In the univariate analysis, all the factors under study, except the poultry company of origin, were significantly (P < 0·05) associated with colonization at high levels (Table 2).

Table 2. Univariate associations between potential risk factors and Campylobacter spp. colonization at high level (>123 000 c.f.u./g in pooled caecal samples; results from 2314 batches included in the UK poultry industry study on enhanced biosecurity and Campylobacter colonization, UK, 2011–2013)

n.a., Not available.

* χ 2 test on (r × c) tables.

In addition to the specific welfare conditions the category requires rearing of hybrid JA 87.

Multivariate analysis

Biosecurity model

Enhancement of biosecurity modified the effect of harvesting at thinning vs. at depopulation and vice versa (Table 3). Enhancement of biosecurity reduced the odds of colonization when harvesting took place at thinning (25% of the odds of infection of a standard biosecurity batch harvested at thinning) but the effect was markedly reduced when harvesting took place at the end of the cycle (47% of the odds of a standard biosecurity batch harvested at depopulation). A high proportion (72·9%) of batches raised under standard biosecurity was already colonized at the time of thinning. Only 41·7% of batches raised under enhanced biosecurity were colonized at thinning. This proportion increased to 64·7% when harvesting took place at depopulation.

Table 3. Results of a random-effects logistic regression (regression model 1 ‘biosecurity model’) of enhanced biosecurity, harvest occasion and sampling period on batch colonization (defined as >123 000 c.f.u./g in pooled caecal samples). Results from a total of 1687 batches sampled between 16 April 2012 and 31 August 2013 included in the UK poultry study on enhanced biosecurity and Campylobacter colonization, UK, 2011–2013

OR, Odds ratio; CI, confidence interval.

The model results confirm the role of season. The likelihood of batch colonization was higher in the summer.

Risk factors within high-biosecurity farms model

In farms with enhanced biosecurity, batches at depopulation had three times higher odds of colonization than batches at thinning (Table 4). Compared to the baseline hybrid (Ross 308), batches of Cobb 500 had 53% of the odds of high colonization. The mixed Cobb 500 & Ross 308 had three times higher odds of colonization compared to Ross 308. The sheds that were kept empty for up to 1 week were less likely to produce highly colonized batches (OR 0·69, 95% CI 0·49–0·96) than batches grown after a 1- to 2-week empty period. An empty period between flocks of >3 weeks was associated with three times higher odds of colonization than the baseline group of 1–2 weeks empty period. Batches which had experienced a short period (1–3 days) between thinning and depopulation had half the odds of colonization >123 000 c.f.u./g compared to batches experiencing a period of 7–9 days. There is no statistical evidence to differentiate the results of Ross 308 from JA 87, Ross 708 or the mix of Cobb 500 & Ross 308.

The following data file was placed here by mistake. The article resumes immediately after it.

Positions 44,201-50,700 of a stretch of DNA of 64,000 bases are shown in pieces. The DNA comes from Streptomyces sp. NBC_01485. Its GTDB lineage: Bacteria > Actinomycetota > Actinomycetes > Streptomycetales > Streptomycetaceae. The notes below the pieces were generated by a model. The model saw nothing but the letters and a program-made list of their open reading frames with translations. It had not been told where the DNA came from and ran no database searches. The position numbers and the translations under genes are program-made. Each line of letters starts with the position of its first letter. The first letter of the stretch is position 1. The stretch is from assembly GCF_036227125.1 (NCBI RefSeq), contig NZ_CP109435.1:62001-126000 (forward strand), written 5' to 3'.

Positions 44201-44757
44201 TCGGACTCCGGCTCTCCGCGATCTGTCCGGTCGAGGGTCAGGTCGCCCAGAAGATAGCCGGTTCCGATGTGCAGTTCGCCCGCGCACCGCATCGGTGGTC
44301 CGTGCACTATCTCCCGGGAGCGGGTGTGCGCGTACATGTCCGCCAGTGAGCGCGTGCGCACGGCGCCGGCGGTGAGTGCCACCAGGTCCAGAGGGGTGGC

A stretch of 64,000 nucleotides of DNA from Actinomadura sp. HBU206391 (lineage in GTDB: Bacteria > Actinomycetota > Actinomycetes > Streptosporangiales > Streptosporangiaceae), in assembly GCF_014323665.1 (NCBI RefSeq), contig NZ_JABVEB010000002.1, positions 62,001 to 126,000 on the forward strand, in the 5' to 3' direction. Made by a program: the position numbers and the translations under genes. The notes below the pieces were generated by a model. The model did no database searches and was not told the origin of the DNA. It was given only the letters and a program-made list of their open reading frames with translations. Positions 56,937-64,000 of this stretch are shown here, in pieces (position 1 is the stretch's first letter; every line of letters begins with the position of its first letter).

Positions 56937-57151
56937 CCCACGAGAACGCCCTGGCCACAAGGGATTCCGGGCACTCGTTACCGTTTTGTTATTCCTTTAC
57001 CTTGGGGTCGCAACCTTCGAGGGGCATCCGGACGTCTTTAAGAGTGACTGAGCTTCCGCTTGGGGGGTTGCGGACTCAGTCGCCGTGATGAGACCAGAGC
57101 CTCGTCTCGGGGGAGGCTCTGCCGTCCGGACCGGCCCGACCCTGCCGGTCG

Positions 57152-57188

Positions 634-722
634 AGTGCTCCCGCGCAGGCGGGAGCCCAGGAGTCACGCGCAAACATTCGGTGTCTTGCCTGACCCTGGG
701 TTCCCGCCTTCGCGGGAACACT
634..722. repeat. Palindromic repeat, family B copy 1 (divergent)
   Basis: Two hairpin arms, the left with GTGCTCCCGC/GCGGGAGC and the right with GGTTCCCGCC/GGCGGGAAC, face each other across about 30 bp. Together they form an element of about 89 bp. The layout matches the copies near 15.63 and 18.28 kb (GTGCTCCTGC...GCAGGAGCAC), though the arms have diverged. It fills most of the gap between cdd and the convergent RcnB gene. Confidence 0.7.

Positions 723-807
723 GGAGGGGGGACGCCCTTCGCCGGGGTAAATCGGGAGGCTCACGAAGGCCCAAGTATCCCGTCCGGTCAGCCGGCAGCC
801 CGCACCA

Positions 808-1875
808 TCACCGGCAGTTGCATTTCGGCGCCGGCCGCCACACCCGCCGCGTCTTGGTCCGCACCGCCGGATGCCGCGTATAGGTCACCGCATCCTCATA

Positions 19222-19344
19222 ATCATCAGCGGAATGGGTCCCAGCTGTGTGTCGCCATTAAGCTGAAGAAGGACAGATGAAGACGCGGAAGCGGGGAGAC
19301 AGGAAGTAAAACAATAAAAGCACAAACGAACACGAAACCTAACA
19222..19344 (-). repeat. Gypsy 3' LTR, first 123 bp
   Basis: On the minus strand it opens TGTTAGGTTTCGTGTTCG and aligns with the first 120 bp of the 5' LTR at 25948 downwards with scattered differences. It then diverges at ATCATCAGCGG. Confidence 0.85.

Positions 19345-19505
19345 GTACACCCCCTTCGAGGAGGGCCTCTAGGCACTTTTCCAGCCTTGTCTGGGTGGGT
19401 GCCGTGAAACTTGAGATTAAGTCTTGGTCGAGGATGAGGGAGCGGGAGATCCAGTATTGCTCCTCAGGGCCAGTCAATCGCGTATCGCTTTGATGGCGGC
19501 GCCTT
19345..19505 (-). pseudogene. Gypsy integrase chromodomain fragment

Table 4. Results of random-effects logistic regression (regression model 2 ‘risk factors within high biosecurity farms model’) investigating the contribution of selected factors in model farms to Campylobacter spp. colonization (defined as >123 000 c.f.u./g in pooled caecal samples). Results from a total of 1510 batches sampled between 16 October 2011 and 31 August 2013 in 16 farms with enhanced biosecurity included in the UK poultry study on enhanced biosecurity and Campylobacter colonization, UK, 2011–2013

OR, Odds ratio; CI, confidence interval.

Thinning practice model

In farms with enhanced biosecurity, flocks that were thinned had more than twice (2·63) the odds of colonization at depopulation than flocks that were not thinned (Table 5).

Table 5. Results of random-effects logistic regression (regression model 3 ‘thinning practice model’) investigating the effect of partial depopulation (thinning) on Campylobacter spp. colonization (defined as >123 000 c.f.u./g in pooled caecal samples) at depopulation. Results from a total of 888 batches sampled between 16 October 2011 and 31 August 2013 included in the UK poultry study on enhanced biosecurity and Campylobacter colonization; UK, 2011–2013

OR, Odds ratio; CI, confidence interval.

A company's five-farms model

The results of comparing the odds of colonization in batches from five model farms matched to batches from the third group of control farms are presented in Table 6. The results confirmed the protective effect of enhanced biosecurity on batch colonization, the increased odds of colonization at depopulation and the seasonality of batch colonization.

Table 6. Results of a conditional logistic regression (regression model 4 ‘A company's five-farms model’) of enhanced biosecurity and other factors on batch colonization (defined as >123 000 c.f.u./g in pooled caecal samples). Results from a total of 712 batches sampled between 16 October 2011 and 31 August 2013 included in the UK poultry study on enhanced biosecurity and Campylobacter colonization, UK, 2011–2013

OR, Odds ratio; CI, confidence interval.

Sensitivity analysis

In order to assess the impact of the chosen cut-off, we repeated all univariate and multivariate analyses using a lower threshold (1000 c.f.u./g) for classification of high-colonization based on caeca results. The result of this different cut-off was that 11·4% of batches were re-classified as highly colonized. However, we obtained very similar results for the risk factor analysis.

PAFs

Under the assumptions that identified risk factors have a causal association with the colonization of poultry batches and that the above estimates provide an unbiased measure of the association between the studied exposures and colonization, the following estimates were made: